Illustration for article titled emNBA Live 14/ems Latest Patch is Talkin About Practice

As promised, NBA Live 14 pumped out a very large patch today to address the many shortcomings, omissions or problems the title showed at launch. Straight away it includes something that should make the game a lot more understandable: A simple practice mode.


"Shootaround" is the first thing you'll see when you download the patch, which went live today. Though it's just an empty gym where you can practice dribbling and shooting without a clock or opposition, the inclusion of any new mode, in a patch, speaks of an effort to put things right.

And "Shootaround" is useful, mostly because it allows you to practice using a single player with the camera angle for the game's Rising Star career mode. You scroll through a menu of ballhandling and shooting commands, with the stick and button directions displayed underneath. There's no feedback to tell you if you successfully completed the move, but you can live without that. You probably know what an in-and-out and a crossover look like. Shootaround also shows you just how long some of these animations can take and the trajectory you need to take to the basket, (or how early you need to start them) particularly with the eurostep.


This really wasn't visible in the only other "practice" option, which was to create a game with all the rules turned off and the shot clock deactivated. There were still nine other guys on the court, too.

Shootaround does a solid job of connecting you to the controls and, yes, with this laboratory environment, especially the up close camera, you get a better sense of the control theory. The patch notes promise that shootaround will "serve as the foundation for NBA Live 15." I'm not sure what that means exactly, other than EA Sports is committing to another edition.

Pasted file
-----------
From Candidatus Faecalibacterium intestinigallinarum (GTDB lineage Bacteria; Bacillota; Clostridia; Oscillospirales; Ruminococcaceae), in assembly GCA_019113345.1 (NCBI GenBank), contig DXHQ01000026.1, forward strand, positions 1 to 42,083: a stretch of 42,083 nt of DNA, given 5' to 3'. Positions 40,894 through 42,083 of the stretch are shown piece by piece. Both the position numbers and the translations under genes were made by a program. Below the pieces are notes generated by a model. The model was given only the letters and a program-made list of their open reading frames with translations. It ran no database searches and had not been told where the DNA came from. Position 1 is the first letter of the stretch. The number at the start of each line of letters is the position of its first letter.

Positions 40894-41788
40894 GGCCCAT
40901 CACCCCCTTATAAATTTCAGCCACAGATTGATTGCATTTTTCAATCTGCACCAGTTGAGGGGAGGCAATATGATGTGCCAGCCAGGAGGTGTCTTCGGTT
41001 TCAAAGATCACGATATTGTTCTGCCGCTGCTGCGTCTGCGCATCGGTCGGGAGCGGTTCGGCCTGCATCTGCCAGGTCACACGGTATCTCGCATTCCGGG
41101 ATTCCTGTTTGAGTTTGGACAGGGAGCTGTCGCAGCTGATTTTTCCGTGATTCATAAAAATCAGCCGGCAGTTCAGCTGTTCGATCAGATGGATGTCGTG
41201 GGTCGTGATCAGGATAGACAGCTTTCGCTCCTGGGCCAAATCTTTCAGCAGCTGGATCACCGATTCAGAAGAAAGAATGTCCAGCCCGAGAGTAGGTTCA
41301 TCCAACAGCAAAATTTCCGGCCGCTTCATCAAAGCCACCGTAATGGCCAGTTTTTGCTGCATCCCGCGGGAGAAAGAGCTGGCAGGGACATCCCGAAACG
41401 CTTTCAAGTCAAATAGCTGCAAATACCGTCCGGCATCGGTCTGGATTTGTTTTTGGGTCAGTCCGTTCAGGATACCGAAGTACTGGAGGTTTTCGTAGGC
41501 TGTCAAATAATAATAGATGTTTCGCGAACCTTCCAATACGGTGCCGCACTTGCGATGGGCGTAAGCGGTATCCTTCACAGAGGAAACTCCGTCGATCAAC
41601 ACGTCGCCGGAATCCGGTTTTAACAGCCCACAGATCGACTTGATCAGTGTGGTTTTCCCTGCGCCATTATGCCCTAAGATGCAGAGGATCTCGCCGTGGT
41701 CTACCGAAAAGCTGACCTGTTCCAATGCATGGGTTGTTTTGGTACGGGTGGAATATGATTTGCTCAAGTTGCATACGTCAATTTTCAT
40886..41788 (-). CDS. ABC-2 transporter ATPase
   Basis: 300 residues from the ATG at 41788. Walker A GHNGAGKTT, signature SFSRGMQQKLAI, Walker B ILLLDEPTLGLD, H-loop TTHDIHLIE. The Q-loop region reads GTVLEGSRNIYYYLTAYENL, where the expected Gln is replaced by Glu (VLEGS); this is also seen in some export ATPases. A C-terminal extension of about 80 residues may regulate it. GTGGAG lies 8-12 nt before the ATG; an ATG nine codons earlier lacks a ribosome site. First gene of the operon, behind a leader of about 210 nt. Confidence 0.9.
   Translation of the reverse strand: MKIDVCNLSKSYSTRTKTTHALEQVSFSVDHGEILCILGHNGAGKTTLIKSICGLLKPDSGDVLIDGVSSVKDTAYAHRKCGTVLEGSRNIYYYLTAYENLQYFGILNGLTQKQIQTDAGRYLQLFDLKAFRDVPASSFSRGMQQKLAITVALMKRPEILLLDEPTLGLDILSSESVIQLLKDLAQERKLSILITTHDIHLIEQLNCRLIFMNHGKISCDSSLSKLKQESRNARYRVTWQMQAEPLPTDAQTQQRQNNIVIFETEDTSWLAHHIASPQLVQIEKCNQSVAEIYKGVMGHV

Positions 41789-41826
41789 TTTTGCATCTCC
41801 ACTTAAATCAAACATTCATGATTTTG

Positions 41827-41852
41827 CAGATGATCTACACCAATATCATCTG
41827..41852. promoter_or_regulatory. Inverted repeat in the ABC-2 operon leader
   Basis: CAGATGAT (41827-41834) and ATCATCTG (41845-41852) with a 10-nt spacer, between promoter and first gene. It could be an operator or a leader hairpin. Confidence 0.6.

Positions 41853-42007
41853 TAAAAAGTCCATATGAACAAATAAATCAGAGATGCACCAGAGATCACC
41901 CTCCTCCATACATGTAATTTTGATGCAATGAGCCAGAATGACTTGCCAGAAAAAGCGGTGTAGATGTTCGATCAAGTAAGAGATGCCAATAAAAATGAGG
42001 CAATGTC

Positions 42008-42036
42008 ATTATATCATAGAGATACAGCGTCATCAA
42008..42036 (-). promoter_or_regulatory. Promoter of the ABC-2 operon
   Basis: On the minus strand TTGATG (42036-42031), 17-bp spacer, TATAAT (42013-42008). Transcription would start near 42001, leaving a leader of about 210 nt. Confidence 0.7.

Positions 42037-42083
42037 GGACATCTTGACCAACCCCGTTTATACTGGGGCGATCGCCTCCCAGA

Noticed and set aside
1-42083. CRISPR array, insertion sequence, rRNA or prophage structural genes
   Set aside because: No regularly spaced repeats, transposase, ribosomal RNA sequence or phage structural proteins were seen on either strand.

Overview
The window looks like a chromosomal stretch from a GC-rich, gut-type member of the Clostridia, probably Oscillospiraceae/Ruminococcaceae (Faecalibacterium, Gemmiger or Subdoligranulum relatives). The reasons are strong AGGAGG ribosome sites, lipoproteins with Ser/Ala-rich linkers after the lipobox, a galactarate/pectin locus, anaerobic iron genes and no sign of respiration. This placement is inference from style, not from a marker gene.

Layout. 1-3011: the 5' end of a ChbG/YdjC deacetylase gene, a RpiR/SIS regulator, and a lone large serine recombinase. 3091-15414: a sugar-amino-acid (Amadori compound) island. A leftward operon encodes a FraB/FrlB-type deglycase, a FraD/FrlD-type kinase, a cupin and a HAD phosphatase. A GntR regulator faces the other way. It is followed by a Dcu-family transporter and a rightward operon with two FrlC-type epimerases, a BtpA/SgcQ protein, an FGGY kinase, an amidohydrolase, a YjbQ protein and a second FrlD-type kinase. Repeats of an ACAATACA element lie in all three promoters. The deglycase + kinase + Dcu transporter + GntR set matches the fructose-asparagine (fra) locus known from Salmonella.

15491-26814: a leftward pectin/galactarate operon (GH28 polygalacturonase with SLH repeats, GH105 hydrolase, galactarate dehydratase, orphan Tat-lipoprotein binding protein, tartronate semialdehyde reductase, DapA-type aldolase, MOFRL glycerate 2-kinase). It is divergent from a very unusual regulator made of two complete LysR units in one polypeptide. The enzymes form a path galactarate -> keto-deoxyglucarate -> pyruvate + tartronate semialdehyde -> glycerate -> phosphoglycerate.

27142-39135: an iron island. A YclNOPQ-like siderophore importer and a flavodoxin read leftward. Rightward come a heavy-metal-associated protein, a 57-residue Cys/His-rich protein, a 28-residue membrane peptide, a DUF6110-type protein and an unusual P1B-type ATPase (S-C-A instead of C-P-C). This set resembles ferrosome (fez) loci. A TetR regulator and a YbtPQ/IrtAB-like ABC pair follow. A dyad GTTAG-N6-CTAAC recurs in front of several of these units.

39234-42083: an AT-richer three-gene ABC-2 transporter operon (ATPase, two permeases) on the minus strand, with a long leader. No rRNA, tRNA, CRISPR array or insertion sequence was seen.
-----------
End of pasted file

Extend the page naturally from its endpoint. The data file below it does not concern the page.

The rest of the adjustments address more pointilistic concerns, ones that players with a lot of time on the game will notice more than those who haven't played it much. The lighting and coloring have been toned to reduce the plasticky look of players' skins. Animations and transitions between animations have been tuned and smoothed out but, as I've said, you can interrupt them at any point and launch into a shot if you're impatient on the buttons. That's where practice mode can help out too. Features like improved passing speeds and better lead passing are something I'll just have to take the developers' word for right now.

The patch also rolls out the jerseys for the upcoming NBA All-Star game, plus some throwback uniforms and, if you want to zoom in, a regulation ball featuring the signature of NBA commissioner Adam Silver, who took office at the beginning of the month.


When NBA Live 14 pushed out its first patch there wasn't much to cheer. It was largely a foundational work, setting the tone for what EA Sports wanted to deliver today. The game that was published in November still wasn't ready to be released, and nothing changes that. But the post-release support is laudable, and this patch shows a team owning up to its shortcomings and working to overcome them.


For more details on what the patch addresses, see the link.

NBA Live 14 Content Update [EA Sports]

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